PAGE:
j) And special Green Collar job training programs in vulnerable communities.
5. Create or transform governmental institutions and agencies with policies that promote localization and embody principles of sustainability.
*A genuine “stimulus package”, on the scale of the 1930’s New Deal, for the present day. The New Green Deal promotes positive programs to replace catastrophic activities that underlie climate change, economic inequities, water and food shortages, habitat destruction, and species extinction.
(3 March 2008)
"The Localizing Conversation in the Bay Area"
Can We Survive? (Part 1)
The Challenges Required to Deal Effectively with Global Warming
Stephen Paley, George K. Oister, and Richard T. Hull; Council for Secular Humanism
Stephen Paley is a physicist, and George K. Oister, who died while this article was being prepared, was an electronics engineer. They spent most of their professional careers in research, development, and technical management for multinational corporations, defense contractors, and small high-tech companies, at which they contributed to the development of several important new technologies. Richard Hull, trained as a philosopher, has participated in the development of some technologies with Paley and Oister, chiefly as an investor.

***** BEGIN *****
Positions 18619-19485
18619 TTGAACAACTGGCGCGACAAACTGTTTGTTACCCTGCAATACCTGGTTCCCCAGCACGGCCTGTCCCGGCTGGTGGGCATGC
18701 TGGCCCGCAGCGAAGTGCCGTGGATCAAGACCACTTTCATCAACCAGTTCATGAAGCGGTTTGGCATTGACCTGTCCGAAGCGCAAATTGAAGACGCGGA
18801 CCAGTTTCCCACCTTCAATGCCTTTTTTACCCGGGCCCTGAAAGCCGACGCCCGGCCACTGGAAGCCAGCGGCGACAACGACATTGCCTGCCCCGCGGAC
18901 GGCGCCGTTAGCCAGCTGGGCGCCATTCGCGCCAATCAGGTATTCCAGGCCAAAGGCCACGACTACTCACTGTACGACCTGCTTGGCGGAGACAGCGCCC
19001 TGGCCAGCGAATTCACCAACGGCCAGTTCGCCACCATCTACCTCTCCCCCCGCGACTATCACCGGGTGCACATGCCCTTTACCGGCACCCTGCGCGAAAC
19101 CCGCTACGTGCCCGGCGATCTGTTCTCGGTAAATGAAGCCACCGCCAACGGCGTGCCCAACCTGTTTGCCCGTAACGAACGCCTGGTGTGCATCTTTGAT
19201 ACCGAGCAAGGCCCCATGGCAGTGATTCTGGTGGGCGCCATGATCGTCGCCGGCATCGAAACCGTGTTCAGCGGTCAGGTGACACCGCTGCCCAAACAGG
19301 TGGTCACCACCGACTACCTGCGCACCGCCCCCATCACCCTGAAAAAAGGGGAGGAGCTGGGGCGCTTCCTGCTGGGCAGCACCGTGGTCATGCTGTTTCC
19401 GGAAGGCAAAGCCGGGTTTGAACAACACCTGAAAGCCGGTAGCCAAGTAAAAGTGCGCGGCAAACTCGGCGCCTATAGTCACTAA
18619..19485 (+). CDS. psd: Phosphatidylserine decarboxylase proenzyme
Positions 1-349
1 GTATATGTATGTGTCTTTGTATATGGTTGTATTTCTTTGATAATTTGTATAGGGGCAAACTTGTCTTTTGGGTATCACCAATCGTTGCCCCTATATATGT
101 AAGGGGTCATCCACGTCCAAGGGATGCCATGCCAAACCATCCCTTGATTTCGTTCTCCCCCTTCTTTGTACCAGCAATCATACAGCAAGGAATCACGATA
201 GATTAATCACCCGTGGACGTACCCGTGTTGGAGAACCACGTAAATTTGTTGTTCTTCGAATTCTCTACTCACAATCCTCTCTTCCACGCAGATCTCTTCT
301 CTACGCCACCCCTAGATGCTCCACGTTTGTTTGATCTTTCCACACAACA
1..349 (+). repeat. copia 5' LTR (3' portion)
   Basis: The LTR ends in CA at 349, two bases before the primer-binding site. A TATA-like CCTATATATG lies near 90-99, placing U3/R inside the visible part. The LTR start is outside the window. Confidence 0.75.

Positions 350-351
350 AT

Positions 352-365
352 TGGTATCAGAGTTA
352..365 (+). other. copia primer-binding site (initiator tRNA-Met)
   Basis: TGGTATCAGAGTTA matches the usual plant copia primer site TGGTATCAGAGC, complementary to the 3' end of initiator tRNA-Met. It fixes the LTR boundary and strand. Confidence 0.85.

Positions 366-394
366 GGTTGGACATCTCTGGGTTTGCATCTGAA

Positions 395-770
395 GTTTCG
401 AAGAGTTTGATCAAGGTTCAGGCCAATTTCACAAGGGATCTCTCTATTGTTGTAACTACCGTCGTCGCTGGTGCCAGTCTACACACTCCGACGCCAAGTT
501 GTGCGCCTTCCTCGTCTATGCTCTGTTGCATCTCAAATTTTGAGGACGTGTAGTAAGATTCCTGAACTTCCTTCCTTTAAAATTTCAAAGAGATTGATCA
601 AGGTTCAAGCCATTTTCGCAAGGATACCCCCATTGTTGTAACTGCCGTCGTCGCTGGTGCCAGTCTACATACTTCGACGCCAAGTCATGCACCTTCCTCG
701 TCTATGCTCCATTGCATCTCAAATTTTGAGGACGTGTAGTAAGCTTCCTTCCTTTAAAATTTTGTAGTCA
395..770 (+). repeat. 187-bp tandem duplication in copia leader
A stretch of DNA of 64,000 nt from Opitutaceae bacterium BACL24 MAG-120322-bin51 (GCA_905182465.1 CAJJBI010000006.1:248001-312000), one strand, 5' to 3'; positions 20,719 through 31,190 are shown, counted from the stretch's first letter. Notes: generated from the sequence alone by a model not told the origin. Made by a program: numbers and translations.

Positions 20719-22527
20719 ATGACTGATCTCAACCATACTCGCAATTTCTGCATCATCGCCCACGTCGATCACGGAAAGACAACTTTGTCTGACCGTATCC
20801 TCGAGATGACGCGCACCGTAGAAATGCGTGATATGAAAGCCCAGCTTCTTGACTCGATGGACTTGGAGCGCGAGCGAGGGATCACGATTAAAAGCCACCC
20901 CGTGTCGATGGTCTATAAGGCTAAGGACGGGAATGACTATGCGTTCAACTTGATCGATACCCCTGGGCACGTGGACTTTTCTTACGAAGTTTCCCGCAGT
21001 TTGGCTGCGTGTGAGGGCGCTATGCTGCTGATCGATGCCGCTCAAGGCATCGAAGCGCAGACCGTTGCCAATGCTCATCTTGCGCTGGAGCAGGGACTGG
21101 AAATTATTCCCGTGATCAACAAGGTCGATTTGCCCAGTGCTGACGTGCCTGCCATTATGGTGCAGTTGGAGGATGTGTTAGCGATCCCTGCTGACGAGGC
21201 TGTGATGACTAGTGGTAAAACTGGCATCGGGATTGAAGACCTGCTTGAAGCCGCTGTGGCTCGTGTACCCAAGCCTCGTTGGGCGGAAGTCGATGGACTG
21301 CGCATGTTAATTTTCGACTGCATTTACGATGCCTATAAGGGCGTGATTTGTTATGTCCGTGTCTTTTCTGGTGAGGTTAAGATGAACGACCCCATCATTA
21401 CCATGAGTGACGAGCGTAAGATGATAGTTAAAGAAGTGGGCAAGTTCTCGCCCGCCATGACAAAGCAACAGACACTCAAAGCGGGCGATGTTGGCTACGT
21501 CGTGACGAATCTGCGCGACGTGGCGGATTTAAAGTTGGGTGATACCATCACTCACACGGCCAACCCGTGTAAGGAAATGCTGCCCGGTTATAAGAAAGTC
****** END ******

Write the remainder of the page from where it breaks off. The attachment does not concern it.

Four significant and interconnected physical problems are likely to reach critical stages over the next two decades. They are:
* Global warming and environmental degradation
* Depletion of key resources including oil, gas and potable water
* Pollution caused by use of fossil fuels with current technologies
* A world population that has grown beyond Earth’s carrying capacity (which exacerbates the first three problems)
Keeping these problems within tolerable limits will require defining the actions that must be taken and the sequence in which they must be taken, followed by rapid deployment of the largest set of integrated, knowledge-based changes the world has ever seen. Included in these changes is the deployment of certain “survival” technologies. Much of this article will discuss fundamental impediments to their creation, adoption, and deployment.
The compartmentalization of knowledge, along with various cultural, economic, and business realities, has created a severely limited understanding of the changes necessary for our survival, and has also delayed implementation of those changes. These realities are:
* Economic self-interest
* Profit motive as the sole determinant of action
* Lack of appropriate institutions to promote and manage the required changes